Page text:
It has further been discovered that by maintaining an iron salt chlorination catalyst in a concentration which results in 2000 ppm to 4000 ppm of Fe in the acidified HTC reactor bottoms, and operating the HTC reactor at a temperature in the range from about 90° C. to 120° C. and a pressure in the range from 9 psig to 12 psig, with from 3 to 5% by weight of ethylene in excess over the amount stoichiometrically required, an unfiltrable reactor bottoms drawoff is produced which may be acidified without forming an emulsion. Formation of an emulsion is avoided by mixing each volume of the HTC bottoms drawoff with at least 50 volumes of dilute aqueous HCl in a concentration range from 2 to 4% so as to produce an emulsion-free mixture of aqueous and organic phases. The mixture is gravity-separated in a phase separation tank by decantation. The upper layer is a waste water stream sent for further treatment before disposing of it, and the lower layer of heavies contains no more than than 5 ppm Fe. This lower layer is sent to a heavies column to be concentrated by recovering EDC overhead and producing a bottoms concentrate in which the Fe may be concentrated to no more than 50 ppm. The concentrate may be economically disposed of in a Catoxid reactor using a support-free gamma alumina catalyst found to be highly sensitive to iron.
More specifically, this invention is based on the discovery that, if the HTC reactor is operated as specified, taking a drawoff containing at least 60% by wt of EDC and 15% by wt heavies, and the concentration of iron salt catalyst maintained in the reactor to yield an acidified drawoff having a Fe concentration in the range from 2000-4000 ppm, then such organic complexes as are formed with solid, or semi-solid byproducts, polymeric chlorocarbons and the like, result in an emulsion which can be demulsified for gravity separation. When this combination of requirements is met, the emulsion is demulsified when the HTC reactor bottoms drawoff is mixed with a 50-fold, or more, excess of dilute aqueous hydrochloric acid wash having a concentration in the range from 2 to 4 percent by wt, computed as the weight of HCl per 100 parts of water.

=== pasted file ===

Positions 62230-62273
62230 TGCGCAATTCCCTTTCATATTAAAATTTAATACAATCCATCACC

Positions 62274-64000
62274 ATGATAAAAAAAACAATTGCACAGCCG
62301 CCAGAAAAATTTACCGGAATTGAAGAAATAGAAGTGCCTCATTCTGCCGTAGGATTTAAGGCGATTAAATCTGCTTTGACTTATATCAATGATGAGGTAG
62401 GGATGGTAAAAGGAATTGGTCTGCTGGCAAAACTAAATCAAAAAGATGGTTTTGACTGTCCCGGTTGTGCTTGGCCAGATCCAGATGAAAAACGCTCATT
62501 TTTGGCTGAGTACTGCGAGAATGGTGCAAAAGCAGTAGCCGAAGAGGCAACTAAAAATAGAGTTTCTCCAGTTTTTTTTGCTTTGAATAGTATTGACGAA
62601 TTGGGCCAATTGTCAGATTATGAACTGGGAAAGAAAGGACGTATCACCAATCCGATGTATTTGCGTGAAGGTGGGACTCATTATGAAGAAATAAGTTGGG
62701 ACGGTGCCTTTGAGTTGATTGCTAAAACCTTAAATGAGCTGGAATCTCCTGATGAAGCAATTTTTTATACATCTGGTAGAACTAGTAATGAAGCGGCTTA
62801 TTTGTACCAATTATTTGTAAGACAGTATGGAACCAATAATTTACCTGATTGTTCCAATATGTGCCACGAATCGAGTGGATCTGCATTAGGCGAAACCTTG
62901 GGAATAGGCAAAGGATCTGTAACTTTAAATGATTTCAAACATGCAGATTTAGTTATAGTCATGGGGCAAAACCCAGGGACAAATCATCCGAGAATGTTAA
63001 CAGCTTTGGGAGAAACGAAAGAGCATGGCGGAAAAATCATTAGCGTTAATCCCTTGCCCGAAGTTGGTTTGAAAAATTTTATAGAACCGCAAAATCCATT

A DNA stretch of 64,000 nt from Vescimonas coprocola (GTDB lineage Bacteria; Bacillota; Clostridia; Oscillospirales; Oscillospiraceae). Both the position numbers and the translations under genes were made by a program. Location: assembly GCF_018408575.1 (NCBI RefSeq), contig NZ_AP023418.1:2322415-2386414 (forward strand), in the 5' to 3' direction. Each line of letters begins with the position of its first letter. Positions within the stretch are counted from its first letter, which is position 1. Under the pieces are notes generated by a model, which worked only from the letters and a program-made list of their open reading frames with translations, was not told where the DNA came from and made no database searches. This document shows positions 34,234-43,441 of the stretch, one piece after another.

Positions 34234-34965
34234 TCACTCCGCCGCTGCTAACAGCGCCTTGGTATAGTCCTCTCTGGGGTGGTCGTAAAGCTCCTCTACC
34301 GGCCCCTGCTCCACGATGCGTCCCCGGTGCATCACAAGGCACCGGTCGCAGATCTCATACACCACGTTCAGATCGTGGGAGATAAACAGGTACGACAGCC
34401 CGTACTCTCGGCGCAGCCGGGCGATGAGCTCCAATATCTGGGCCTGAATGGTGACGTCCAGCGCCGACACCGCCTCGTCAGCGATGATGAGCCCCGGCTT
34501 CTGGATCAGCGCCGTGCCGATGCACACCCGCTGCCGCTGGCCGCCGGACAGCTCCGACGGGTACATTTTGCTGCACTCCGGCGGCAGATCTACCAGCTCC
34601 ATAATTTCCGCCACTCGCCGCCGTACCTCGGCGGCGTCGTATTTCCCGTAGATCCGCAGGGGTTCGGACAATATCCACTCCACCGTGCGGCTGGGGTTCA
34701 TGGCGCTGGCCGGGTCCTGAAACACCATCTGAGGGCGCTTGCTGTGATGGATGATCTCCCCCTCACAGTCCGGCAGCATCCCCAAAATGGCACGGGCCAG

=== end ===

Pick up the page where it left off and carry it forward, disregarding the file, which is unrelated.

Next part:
It is therefore a specific object of this invention to utilize the foregoing discoveries to provide a simple, economical and efficient process in which the combined operations of a HTC reactor, a heavies column, and a Catoxid reactor may be continuously carried out without substantially fouling the internals of the heavies column, or deactivating the oxidation catalyst. Typically the heavies column can be operated without a shut-down for about six months, and the catalyst in the Catoxid reactor need not be replaced for at least a like period.
The foregoing and other objects and advantages of this invention will appear more fully from the following description, made in connection with the accompanying drawing which schematically illustrate a preferred embodiment of the invention. The drawing is a simplified schematic flow diagram illustrating the relationship of a typical boiling reactor which is a particular embodiment of a high temperature chlorination (HTC) reactor, a phase separation tank with recycle, a recovery scheme for EDC in the separated organic waste, and a "Catoxid" fluid bed reactor. The bottoms stream draw-off from the HTC reactor is acidified, separated into two phases and disposed of without unacceptably posioning the catalyst in the Catoxid reactor.